This is the time of the year when our society shifts its focus to giving, but a major part of our focus is upon being thankful also. We just celebrated our Thanksgiving Holiday, but I don’t believe that being thankful ends with just that one day.
We are just about to celebrate Christmas as a nation. Millions of dollars will be spent on gifts for others. (I was surprised this week to hear a report that the average pet owner spends $62 on gifts for their pets. Don’t tell our dog; she is happy with a dog biscuit!) Giving is a good, even a great thing, but the people I talk with seem to spend more time being thankful for what (and who) they have than with what they expect to get.
Now I understand that sometimes, (especially for the younger folks in our lives), it is harder to separate what is really important. One of our fondest remembrances is of our oldest son Kirk when he was about 4 years old. At night we always knelt down beside his bed and prayed before he went to bed. One night he was saying his prayers and he said these memorable words, “God, thank you for Grandma, because she gives me everything I want”.
Now that is a cute and memorable happening from the life of a child, but how does that translated into our lives today? Could it be that we, each of us, need to focus more upon the giver than the gift? Is it possible that we sometimes forget to be thankful for the right thing? James reminds us in James 1:17, “Whatever is good and perfect comes down to us from God our Father, (the father of lights), who created all the lights in the heavens. He never changes or casts a shifting shadow.” (NLT)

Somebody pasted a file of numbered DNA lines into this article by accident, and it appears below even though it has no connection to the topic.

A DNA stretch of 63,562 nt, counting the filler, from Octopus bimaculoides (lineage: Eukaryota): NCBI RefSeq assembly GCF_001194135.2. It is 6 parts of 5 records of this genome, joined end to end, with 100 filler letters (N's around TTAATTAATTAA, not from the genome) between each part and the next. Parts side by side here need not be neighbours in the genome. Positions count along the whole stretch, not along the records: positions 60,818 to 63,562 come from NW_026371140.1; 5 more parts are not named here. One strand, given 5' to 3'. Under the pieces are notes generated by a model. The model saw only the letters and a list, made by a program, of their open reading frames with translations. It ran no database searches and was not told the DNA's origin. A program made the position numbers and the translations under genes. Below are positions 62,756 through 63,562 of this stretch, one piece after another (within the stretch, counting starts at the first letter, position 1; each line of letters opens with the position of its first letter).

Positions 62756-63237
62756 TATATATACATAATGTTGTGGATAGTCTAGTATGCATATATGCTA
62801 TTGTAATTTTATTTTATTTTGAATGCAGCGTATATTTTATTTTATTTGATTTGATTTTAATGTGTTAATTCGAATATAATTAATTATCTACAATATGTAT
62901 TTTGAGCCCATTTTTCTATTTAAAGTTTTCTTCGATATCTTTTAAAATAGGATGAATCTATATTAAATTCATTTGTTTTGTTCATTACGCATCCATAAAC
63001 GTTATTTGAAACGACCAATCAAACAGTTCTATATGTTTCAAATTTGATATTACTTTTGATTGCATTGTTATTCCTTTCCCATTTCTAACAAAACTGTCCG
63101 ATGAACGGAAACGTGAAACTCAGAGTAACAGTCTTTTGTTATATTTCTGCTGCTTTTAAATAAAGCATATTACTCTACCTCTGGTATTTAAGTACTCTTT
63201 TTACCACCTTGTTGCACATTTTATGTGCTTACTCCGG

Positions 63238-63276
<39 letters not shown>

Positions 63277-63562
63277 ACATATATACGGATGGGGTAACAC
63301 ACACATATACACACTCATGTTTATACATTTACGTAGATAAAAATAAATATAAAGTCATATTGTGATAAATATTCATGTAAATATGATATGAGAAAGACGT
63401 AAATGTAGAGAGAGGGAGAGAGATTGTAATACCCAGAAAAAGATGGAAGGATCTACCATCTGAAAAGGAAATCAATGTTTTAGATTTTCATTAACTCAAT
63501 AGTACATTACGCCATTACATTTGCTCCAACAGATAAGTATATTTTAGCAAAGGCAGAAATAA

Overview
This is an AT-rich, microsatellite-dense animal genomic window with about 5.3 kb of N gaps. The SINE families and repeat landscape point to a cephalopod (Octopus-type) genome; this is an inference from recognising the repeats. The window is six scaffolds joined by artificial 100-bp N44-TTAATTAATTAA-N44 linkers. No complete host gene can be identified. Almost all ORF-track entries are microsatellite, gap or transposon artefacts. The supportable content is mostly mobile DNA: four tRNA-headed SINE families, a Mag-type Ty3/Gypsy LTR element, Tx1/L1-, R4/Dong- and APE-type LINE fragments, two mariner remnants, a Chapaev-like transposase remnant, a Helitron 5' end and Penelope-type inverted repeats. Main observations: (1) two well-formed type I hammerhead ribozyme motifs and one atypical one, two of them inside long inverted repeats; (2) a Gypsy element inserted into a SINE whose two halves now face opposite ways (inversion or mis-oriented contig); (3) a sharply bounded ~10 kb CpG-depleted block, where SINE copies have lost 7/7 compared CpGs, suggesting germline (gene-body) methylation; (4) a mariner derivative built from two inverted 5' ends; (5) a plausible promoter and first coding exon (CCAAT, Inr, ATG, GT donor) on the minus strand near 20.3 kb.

To paraphrase our young son perhaps we should say, “Father, I’m thankful for you, because you give me everything I want.” And, if that is not true, could it be perhaps, that we want the wrong things. James also cautions his readers in James 4:3, “And even when you ask, you don’t get it because your motives are all wrong, you want only what will give you pleasure.”
If you want happiness and contentment this holiday season instead of stress and resentment, let me encourage you to focus on the right thing, not the gift, but the giver. As my friend Bailey reminds us continually we can be content everyday.
Russ Lawson is a volunteer citizen columnist, who serves The Daily Advocate readers weekly with his column Today’s Challenges. He is semi-retired and an elder at the Mid-County Church of Christ. He can be reached at email@example.com. Viewpoints expressed in the article are the work of the author. The Daily Advocate does not endorse these viewpoints or the independent activities of the author.
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